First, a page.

Model Variant: GT2
Exterior Color: Arancio
Interior Color: Blue Alcantara
Current Mileage: NA
Engine Capacity/Power: 6.0 liter, 4-valve, V12/640BHP
Transmission: 5-speed manual
Top Speed: 217MPH
Designer: Luc Donckerwolcke
Limited Series: 1 of 1
Parent Company: Receivership
Public Debut: 1997 Bologna Auto Show
Predecessor: Diablo GT1
Successor: Diablo SV Roadster
Years Produced: 1998
Examples Produced in This Color: 1
Examples Produced in This Interior Package: 1
Examples Produced for U.S.: 0
Total Production: 2
Books & Tools: NA
Notable ownership: Lamborghini Museum Sant’Agata Bolognese, Italy
In 1997, Automobili Lamborghini S.p.A. had a plan to go racing while the Diablo was still
the flagship model car for the company. The decision was made to build the Diablo
GT2 model featuring a modified 6.0 liter engine which produced over 640BHP. The
theory was that the engine would be used in future production models such as the
Diablo GT and Diablo VT 6.0 only slightly defanged for the road-going models.
The GT2 racing version body was carbon fiber reinforced over a full racing chassis and
designed alongside the road-going version at the same time and would serve as a test
platform for new aero and engine technologies on major international race tracks and
was not intended to be sold to privateers.
The Diablo GT2 would serve as a test platform for new aero and engine technologies on
major international race tracks. The GT2 was close in appearance to the Diablo SV-R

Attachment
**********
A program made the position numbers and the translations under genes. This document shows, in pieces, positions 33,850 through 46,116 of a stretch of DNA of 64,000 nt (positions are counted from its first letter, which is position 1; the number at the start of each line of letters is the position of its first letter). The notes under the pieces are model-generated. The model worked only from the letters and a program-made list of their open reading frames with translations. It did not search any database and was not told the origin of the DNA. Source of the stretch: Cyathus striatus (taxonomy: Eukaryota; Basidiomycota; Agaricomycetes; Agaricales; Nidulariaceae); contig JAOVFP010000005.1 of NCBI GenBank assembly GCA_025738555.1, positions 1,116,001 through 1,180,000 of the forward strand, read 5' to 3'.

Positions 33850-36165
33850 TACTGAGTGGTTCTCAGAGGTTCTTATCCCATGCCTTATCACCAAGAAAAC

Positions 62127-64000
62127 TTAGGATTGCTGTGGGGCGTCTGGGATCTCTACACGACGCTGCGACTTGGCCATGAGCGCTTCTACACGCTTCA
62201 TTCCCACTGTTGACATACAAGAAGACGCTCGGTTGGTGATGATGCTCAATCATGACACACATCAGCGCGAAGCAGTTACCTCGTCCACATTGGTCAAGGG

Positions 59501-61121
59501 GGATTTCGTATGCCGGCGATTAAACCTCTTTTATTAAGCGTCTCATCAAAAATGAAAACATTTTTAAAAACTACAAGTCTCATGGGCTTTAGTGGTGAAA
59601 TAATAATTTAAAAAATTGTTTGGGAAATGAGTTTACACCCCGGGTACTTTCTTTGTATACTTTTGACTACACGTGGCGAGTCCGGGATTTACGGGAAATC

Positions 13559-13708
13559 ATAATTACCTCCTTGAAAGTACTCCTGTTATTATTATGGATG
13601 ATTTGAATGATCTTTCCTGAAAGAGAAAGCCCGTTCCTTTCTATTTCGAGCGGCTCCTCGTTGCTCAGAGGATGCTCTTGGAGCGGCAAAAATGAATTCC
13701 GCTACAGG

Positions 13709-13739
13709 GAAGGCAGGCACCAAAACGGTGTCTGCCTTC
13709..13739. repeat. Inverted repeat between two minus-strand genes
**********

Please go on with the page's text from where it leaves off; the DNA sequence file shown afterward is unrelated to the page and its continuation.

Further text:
and more similar to the Swiss-built Affolter-based cars. The Diablo GT2 features
Plexiglas side windows with small sliding parts, a full roll cage inside with one seat with
multi-point racing harness.
The first Diablo GT2 appeared publicly at the 1998 Bologna Motor Show and later in the
year at the Copenhagen Auto Show. It seemed as though Lamborghini was trying to
create a buzz to sell this new evolution of Diablo and it was even displayed with a
$350,000 price tag although there were no plans to make the cars available for
privateers or speculators.
Later at the 1999 Geneva Auto Show, Lamborghini presented the far more modified,
purpose-built racing Diablo GT1 with the 6.0 liter engine and featured more dramatically
sculpted body work and huge rear wing. Only two of the GT1s would be produced and
raced with some effect mainly in the Japanese GT series. The production version of the
Diablo GT (80) and Diablo GTR (30) were fitted with slightly less powerful 5.7 liter
engines for customers.
As prototypes, the GT2 cars underwent many modifications while being used as a test
cars for the coming GT and GT1 Diablos. The GT2s took part in two known races in the
1998 French Federation of Automobile Sport (FFSA GT) championship, a French
national GT series sanctioned by the Stefan Ratel Organization (SRO). The Diablo GT2
was entered at Nogaro and Spa-Francorchamps entered by DAMS Racing driven by
Emanuel Clérico (F) and Luigi Moccia (I)
After the FFSA racing appearances, the car was then retired to the Lamborghini
Museum at Sant’Agata Bolognese, Italy until 2015 and the other example is in a private
collection in Japan.
More recently, the GT2 (#2494) was awarded 3rd place in the One-Off & Custom-Built
Cars Class at the first Erster Lamborghini Concours d’Élégance at Neuchâtel,
Switzerland in September of 2017.
“At Curated, we do not acquire cars simply for inventory but rather based on what the car is.
We love interesting provenance, very low production, very low mileage, very special and often
John Temerian, Jr.